There are numerous instances in Scripture where God protects and delivers his people from harm (e.g., delivering the nation of Israel from Egypt and bringing them to the Promised Land, or protecting David from King Saul), but there are other instances in which God’s people suffer and sometimes die (e.g., Job’s tribulations and those endured by Elijah, Jeremiah, and the apostle Paul). In our own life circumstances we can’t presume God will deliver us from all harm, but we know he’s always with us, providing grace and strength (2 Corinthians 12:7–10), and whatever he allows us to encounter, he’ll bring good out of it (Romans 8:28). Like the psalmist in these verses, we can also experience God’s peace even when calamity strikes (Philippians 4:6–7). Regardless of what happens, we’ll find refuge under his wings, and he’ll be our shield (Psalm 91:4).
If you say, “The LORD is my refuge,”
and you make the Most High your dwelling,
no harm will overtake you,
no disaster will come near your tent.
For he will command his angels concerning you
to guard you in all your ways;
they will lift you up in their hands,
so that you will not strike your foot against a stone.
You will tread on the lion and the cobra;
you will trample the great lion and the serpent.
The beginning verses of this section are a reminder that the protection described in this Psalm applies to those who “make the Most High your dwelling” (v. 9). God sent his Son, Jesus Christ, so that anyone who desires to today can dwell with God, and God will dwell with them (John 15:3–5).
The author of Hebrews tells us angels are “ministering spirits sent to serve those who will inherit salvation” (Hebrews 1:14). Part of this ministry, as described here, involves physically protecting God’s people. The verses referring to angels are notable because Satan quoted them to Jesus when he tempted Jesus to throw himself down from the top of the temple in Jerusalem (Luke 4:9–12). Jesus replied by quoting Deuteronomy 6:16: “‘Do not put the Lord your God to the test.’” This exchange is instructive because although angels sometimes protect us from harm, we should never test God by deliberately putting ourselves in danger.
Lions and serpents are symbolic for either people or demonic spirits who oppose God’s servants. Even when facing opposition we’re “more than conquerors through him who loved us” (Romans 8:37).
“Because he loves me,” says the LORD, “I will rescue him;
I will protect him, for he acknowledges my name.
He will call on me, and I will answer him;
I will be with him in trouble,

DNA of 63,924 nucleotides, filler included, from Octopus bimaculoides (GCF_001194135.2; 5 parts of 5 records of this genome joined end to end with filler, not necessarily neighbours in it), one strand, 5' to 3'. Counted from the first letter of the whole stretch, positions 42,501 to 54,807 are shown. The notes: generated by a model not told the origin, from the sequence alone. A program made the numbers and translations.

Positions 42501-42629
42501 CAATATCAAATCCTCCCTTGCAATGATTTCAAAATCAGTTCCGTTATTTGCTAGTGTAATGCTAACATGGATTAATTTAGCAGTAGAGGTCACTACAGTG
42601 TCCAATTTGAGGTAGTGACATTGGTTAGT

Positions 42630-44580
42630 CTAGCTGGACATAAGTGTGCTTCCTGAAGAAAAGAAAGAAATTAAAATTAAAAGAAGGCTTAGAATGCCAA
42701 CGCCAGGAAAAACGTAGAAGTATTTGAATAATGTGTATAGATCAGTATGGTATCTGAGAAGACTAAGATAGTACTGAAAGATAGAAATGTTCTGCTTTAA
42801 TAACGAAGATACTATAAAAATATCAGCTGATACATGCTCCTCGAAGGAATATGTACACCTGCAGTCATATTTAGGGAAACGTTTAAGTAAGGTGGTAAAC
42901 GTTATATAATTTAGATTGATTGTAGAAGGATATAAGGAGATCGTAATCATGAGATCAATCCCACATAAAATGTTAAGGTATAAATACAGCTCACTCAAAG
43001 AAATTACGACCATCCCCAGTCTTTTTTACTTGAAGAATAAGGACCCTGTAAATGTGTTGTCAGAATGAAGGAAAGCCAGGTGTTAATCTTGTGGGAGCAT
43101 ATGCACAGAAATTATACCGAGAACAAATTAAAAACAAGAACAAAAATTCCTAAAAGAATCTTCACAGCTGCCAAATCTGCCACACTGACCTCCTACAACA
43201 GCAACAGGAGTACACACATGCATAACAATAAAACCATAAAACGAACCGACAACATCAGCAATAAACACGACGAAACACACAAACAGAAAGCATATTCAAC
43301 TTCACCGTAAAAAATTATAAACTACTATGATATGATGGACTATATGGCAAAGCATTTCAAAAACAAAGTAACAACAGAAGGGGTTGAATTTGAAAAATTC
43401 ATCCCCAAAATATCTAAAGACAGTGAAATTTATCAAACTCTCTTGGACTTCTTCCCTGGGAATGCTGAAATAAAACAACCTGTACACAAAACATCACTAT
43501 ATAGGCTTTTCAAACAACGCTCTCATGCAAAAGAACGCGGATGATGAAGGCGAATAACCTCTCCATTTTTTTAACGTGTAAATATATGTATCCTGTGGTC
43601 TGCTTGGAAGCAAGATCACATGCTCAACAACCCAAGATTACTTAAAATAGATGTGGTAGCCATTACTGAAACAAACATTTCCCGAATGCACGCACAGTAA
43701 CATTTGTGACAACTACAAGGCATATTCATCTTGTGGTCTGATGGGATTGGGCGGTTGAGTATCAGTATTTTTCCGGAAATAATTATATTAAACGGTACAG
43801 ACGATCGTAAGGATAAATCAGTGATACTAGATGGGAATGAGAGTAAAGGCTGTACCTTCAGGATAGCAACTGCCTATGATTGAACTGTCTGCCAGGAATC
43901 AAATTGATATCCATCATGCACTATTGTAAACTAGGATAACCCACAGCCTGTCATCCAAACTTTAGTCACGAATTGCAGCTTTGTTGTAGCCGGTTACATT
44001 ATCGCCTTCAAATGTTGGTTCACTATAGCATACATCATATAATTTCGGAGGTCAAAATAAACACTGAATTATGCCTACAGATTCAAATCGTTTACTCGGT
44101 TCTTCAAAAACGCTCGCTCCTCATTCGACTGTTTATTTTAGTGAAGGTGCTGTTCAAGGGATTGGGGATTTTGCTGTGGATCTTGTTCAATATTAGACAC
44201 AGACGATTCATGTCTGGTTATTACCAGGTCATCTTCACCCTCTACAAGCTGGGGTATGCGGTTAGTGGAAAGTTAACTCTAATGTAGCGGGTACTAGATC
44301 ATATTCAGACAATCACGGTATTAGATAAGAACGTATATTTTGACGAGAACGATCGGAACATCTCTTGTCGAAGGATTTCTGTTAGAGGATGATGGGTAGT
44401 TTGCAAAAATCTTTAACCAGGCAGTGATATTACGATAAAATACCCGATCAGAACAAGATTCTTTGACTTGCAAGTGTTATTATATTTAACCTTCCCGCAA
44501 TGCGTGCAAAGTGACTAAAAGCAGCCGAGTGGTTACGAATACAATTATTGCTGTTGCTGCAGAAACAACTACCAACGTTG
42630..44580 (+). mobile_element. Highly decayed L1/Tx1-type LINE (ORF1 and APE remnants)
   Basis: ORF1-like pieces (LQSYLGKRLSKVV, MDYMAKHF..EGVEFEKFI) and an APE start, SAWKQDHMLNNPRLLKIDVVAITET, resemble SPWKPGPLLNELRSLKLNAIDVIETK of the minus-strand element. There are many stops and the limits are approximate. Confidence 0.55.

I will deliver him and honor him.
With long life I will satisfy him
and show him my salvation.”
For the first time in the Psalm the Lord speaks directly and addresses the man or woman who “loves me” and “acknowledges my name” (v. 14). This is the person described throughout the Psalm who trusts God and seeks refuge in him. For this person, the Lord promises four blessings:
- His presence (“I will be with him”)
- His power (“I will answer him”)
- His protection (“I will deliver him”)
- His provision (“I will satisfy him and show him my salvation”). 3
Echoing a point made earlier, pastor and author James Montgomery Boice observes, “God does not always lift a Christian out of troubles. Sometimes it is his will that we endure them and profit from them. We are told in Romans that we acquire hope, develop character, and learn perseverance from what we suffer (Romans 5:3–4). When we go through such circumstances, God goes through them with us. He sustains us in our sufferings.” 4
1. Quoted in The Spurgeon Study Bible: Notes (Nashville, TN: Holman Bible Publishers, 2017), 689.
2. C. H. Spurgeon, The Treasury of David, vol. 2b, Psalms 88–110 (Grand Rapids: Zondervan, 1966), 88, cited in James Montgomery Boice, Psalms 42–106: An Expositional Commentary (Grand Rapids, MI: Baker Books, 2005), 747.
3. These four points are adapted from Donald Williams and Lloyd J. Ogilvie, Psalms 73–150, vol. 14, The Preacher’s Commentary Series (Nashville, TN: Thomas Nelson Inc, 1989), 162.
4. James Montgomery Boice, Psalms 42–106: An Expositional Commentary (Grand Rapids, MI: Baker Books, 2005), 752.
BIO: Christopher Reese (MDiv, ThM) (@clreese) is a freelance writer and editor-in-chief of The Worldview Bulletin. He is a general editor of the Dictionary of Christianity and Science (Zondervan, 2017) and Three Views on Christianity and Science (Zondervan, 2021). His articles have appeared in Christianity Today and he writes and edits for Christian ministries and publishers.